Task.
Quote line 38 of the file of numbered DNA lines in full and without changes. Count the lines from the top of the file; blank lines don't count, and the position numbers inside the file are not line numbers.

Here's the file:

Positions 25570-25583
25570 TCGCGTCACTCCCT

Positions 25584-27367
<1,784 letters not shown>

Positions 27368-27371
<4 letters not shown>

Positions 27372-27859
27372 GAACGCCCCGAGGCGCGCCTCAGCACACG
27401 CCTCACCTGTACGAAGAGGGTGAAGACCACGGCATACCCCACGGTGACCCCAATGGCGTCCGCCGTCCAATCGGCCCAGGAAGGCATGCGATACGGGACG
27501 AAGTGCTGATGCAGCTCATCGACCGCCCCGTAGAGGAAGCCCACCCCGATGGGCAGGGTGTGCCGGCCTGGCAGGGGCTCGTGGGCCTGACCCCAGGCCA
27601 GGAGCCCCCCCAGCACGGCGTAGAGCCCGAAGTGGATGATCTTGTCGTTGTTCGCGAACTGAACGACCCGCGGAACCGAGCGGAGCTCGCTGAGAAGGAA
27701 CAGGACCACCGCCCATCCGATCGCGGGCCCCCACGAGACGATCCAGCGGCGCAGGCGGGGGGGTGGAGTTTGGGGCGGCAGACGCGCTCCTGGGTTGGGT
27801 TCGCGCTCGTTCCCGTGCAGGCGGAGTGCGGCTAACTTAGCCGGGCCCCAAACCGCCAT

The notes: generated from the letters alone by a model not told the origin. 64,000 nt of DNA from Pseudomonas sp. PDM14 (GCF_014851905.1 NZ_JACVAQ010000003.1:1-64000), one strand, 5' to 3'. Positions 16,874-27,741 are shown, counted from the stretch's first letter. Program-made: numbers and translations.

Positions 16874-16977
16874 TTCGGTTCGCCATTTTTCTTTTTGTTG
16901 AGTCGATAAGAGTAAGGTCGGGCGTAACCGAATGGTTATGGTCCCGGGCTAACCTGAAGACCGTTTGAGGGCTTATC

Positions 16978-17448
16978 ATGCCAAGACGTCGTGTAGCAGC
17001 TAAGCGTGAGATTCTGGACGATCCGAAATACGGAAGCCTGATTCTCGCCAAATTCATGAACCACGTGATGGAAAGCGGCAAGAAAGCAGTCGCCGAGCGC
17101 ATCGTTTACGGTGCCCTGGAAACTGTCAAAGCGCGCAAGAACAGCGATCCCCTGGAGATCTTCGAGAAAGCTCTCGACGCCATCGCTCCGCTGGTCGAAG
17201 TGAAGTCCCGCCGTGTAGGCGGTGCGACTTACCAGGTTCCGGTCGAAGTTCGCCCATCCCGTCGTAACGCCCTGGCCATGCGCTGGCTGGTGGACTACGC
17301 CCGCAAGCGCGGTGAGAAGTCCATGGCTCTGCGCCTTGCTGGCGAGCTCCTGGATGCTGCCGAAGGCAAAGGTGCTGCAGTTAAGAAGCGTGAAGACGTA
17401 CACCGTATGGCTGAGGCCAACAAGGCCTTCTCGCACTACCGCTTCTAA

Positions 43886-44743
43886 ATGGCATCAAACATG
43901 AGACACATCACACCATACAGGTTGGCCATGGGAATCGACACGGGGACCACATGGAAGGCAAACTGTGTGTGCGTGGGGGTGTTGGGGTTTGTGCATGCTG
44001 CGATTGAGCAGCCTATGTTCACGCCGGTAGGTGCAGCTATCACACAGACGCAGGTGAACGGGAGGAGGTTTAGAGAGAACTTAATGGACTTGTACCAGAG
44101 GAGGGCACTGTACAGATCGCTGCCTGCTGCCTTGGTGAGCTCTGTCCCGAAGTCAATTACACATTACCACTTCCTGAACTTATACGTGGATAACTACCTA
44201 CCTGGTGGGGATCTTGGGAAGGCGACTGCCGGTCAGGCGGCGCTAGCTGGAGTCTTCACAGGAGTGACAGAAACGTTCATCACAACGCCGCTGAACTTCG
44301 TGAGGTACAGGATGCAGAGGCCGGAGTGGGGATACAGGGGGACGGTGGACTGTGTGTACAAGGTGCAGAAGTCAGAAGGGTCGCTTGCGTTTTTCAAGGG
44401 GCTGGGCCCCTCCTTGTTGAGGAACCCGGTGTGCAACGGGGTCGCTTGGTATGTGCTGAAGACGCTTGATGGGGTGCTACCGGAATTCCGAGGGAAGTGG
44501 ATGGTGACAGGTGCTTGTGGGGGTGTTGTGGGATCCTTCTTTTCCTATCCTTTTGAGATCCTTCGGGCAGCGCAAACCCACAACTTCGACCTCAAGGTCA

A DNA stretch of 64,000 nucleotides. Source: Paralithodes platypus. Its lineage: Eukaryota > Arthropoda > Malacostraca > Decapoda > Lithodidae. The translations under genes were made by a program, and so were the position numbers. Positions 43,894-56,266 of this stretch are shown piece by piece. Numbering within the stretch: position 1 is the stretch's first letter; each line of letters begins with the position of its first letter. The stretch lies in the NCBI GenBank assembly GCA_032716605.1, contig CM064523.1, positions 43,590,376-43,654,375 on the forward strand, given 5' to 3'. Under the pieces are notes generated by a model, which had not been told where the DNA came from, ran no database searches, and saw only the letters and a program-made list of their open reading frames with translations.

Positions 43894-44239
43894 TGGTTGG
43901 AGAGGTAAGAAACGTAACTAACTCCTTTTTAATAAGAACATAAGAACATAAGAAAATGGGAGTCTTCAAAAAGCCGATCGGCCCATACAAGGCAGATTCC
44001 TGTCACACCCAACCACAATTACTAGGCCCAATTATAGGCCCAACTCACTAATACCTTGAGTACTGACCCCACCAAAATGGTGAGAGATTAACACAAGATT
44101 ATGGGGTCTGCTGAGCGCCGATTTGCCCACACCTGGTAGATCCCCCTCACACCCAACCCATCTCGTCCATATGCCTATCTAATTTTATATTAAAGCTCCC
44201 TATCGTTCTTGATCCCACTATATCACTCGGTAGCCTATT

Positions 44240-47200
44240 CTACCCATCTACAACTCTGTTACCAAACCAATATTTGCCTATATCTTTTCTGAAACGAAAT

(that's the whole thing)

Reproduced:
44001 TGTCACACCCAACCACAATTACTAGGCCCAATTATAGGCCCAACTCACTAATACCTTGAGTACTGACCCCACCAAAATGGTGAGAGATTAACACAAGATT